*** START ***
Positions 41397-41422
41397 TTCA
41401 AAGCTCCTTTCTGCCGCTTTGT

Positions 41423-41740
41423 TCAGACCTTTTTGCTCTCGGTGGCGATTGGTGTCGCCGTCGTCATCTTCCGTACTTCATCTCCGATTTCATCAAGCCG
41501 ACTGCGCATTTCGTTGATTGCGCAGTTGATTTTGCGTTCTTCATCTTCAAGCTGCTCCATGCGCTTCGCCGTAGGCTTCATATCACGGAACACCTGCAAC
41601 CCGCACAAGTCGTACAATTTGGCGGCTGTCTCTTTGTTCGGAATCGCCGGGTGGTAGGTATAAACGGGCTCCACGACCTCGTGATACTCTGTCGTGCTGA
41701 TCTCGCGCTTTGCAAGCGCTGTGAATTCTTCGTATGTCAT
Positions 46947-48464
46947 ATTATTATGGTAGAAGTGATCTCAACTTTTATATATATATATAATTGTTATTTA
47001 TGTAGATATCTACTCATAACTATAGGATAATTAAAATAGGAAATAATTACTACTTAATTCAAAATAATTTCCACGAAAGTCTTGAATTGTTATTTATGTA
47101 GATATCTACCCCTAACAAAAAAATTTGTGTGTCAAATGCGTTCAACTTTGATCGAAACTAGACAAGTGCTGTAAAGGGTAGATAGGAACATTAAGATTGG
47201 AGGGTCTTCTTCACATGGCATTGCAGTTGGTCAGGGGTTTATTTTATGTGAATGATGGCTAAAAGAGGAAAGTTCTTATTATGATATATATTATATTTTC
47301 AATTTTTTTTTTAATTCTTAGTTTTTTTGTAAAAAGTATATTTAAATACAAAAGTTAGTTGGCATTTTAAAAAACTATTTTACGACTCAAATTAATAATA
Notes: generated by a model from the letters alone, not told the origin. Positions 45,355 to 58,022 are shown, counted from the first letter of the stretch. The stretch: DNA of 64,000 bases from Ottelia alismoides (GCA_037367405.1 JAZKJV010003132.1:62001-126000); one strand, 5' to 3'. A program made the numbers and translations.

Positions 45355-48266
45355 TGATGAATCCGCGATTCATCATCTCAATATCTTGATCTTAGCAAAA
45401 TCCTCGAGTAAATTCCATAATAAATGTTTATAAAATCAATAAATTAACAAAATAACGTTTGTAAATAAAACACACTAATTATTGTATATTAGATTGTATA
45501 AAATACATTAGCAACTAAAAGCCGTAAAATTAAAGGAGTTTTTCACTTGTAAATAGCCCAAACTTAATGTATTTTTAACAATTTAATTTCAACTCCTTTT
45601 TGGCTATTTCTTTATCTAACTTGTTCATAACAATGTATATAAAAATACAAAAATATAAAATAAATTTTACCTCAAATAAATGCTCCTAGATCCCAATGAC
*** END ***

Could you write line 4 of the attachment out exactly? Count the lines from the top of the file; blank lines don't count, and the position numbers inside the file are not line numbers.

Positions 41423-41740